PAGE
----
3. Full width of fabric, trimmed to desired fullness, depending on finished drop length of swag. Two widths of fabric can be seamed together lengthwise to increase the fullness of a longer swag, but care must be taken to make sure the swag is full enough to hide the shadow of a horizontal seam and the seam is pleated towards the back of the swag. If trimmed or seamed to a specific width/fullness, the scarf can then be finished either with a matched lining or a scant rolled hem on all four sides.


Finishing the scarf:

The scarf can be finished in one of several ways:

If using a full width of fabric and the selvage edges are neat and clean, they can be used as finished edges. Simply sew a scant rolled hem on each of the two ends.

Sew a scant rolled hem on all four sides. Please note that the tails will show some of the back of the fabric along the slant edge. If the back of the fabric is as nice as the front, this will be a satisfactory finish. Otherwise, you should line the treatment.

Line the entire treatment with plain lining or a contrast fabric. Simply cut the lining 1/4" smaller than the face fabric all around to prevent the lining from rolling to the front of the finished treatment. Sew around on all four sides, leaving a 6" opening on the top edge. Clip corners, turn and press flat. Later, under Scarfswag Options & Variables, we will discuss how to put standard lining in the body of the swag and contrast lining in the tails.

Trim can be added to the swag during the finishing process. If unlined, the trim can be topstiched on the face of the fabric. If lined, the trim can either be encased in the seam or topstitched on the face of the scarf after it has been sewn, turned and pressed. Attach trim at the top corner, down the side, across the bottom and up the other side. You can cut a gentle curve into the bottom corner for a softer look.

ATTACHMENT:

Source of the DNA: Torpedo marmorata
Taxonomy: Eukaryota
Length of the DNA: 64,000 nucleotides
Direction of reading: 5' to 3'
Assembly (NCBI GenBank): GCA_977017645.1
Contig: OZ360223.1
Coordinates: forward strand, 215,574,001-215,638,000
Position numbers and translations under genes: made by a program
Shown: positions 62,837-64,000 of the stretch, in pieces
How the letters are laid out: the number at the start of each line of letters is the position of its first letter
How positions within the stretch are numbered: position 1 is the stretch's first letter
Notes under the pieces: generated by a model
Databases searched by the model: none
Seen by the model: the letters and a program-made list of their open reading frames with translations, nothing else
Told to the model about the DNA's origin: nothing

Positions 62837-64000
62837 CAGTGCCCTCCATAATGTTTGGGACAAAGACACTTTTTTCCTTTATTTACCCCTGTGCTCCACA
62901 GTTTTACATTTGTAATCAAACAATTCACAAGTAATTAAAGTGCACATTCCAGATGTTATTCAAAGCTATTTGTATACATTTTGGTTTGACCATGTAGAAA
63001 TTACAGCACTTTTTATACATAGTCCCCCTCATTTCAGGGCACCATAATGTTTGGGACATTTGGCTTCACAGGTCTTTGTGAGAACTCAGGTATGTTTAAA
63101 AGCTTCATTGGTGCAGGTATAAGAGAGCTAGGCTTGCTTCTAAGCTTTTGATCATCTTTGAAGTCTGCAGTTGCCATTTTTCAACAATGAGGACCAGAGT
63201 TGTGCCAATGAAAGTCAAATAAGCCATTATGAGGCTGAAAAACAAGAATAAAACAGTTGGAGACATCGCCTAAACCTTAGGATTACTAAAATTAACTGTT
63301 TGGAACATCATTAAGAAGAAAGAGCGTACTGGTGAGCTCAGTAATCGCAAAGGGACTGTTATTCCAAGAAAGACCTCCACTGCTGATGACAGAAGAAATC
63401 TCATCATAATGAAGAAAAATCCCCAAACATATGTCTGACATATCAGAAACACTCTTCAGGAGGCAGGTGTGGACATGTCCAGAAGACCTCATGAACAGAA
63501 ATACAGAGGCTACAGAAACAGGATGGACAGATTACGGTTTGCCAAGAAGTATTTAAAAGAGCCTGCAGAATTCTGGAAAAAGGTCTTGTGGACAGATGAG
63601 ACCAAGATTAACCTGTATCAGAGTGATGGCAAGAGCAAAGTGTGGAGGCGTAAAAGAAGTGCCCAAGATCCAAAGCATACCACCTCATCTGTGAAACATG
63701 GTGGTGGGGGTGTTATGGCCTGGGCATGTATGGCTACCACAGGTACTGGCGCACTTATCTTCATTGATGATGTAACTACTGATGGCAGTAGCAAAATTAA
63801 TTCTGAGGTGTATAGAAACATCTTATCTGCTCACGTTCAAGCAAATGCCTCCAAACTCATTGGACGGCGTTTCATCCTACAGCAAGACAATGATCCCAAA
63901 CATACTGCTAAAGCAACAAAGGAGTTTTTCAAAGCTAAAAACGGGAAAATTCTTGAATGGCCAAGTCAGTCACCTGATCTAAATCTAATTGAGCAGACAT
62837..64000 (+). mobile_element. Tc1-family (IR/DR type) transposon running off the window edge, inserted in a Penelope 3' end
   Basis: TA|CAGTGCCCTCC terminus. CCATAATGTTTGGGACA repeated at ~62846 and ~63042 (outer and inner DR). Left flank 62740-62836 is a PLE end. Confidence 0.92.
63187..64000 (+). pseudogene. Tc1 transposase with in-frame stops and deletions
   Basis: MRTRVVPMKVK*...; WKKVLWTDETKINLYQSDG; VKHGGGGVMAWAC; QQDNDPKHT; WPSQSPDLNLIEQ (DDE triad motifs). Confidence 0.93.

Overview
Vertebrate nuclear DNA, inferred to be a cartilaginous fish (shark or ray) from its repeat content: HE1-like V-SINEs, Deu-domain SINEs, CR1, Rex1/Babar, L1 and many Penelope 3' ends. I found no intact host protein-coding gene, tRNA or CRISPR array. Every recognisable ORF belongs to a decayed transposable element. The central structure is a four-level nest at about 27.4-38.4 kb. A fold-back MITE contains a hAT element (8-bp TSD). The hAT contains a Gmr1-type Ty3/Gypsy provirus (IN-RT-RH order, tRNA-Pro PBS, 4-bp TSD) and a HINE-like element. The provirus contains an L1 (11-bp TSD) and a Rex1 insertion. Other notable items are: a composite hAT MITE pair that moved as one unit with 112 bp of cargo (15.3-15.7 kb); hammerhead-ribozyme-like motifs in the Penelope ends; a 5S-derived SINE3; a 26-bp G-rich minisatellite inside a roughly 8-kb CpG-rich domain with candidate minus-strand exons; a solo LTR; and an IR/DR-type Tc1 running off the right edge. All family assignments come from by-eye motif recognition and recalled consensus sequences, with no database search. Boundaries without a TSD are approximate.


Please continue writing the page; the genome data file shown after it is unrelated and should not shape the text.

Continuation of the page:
Marking and Pleating The Swag:

The secret to an easy scarf swag is drawing the swag shape and pleating it in a perfectly symmetrical shape.

Find the center of your scarf. At the top of the scarf, mark the points, balanced off the center, for the top width of the swag. This measure is either the sum of A+B or the result of pinning the fabric to the board as noted under "Cutting Dimensions."

At the bottom of the scarf, mark the points, balanced off the center, for the bottom curve width of the swag. This measure is either the sum of A+C or the result of pinning the fabric to the board as noted under "Cutting Dimensions."

Using tailor's chalk or non-permanent ink, draw two pleating lines, connecting the top of the swag to the bottom. These will be your pleating lines.

This is a rough picture. But it shows a scarf folded in half lengthwise on the floor. The bottom edge looks curved, but it is actually straight.

The ruler shows the slant line. It points to the measure at the top for the top width of the swag and the measure at the bottom for the bottom curve of the swag.

In most cases, your pleat line will not be a drastic slant, with a difference of less than six inches between the top and bottom.


Optional step: For lined swags and/or those which need to be pleated very carefully, I would recommend laying the scarf flat, pinning through all layers of both pleating lines very securely and sewing a straight line along the pleating line. This serves two purposes:

-- It creates a line on the front and back of the fabric to follow when pleating, thereby ensuring that all the pleats are perfectly aligned.

-- It helps to secure the lining in the tails and helps to prevent the lining/contrast from rolling forward toward the front.

To mark the pleats, measure the pleating lines. Most swags work best with 6 - 7 inches in each pleat. Divide the pleating lines by 6 and/or 7. The answer will be the number of pleats in your finished swag. Choose the one which most closely fits your pleating line. Starting from the bottom of the each pleating line, divide the line into 3 - 3.5" spaces. Make slight adjustments to each pleat to accomodate the actual measure. You can have up to 1/2" more in the bottom fold and 1/2" less in the top fold than the others if necessary. Both pleating lines should be marked exactly the same. You must have an even number of spaces on each pleating line.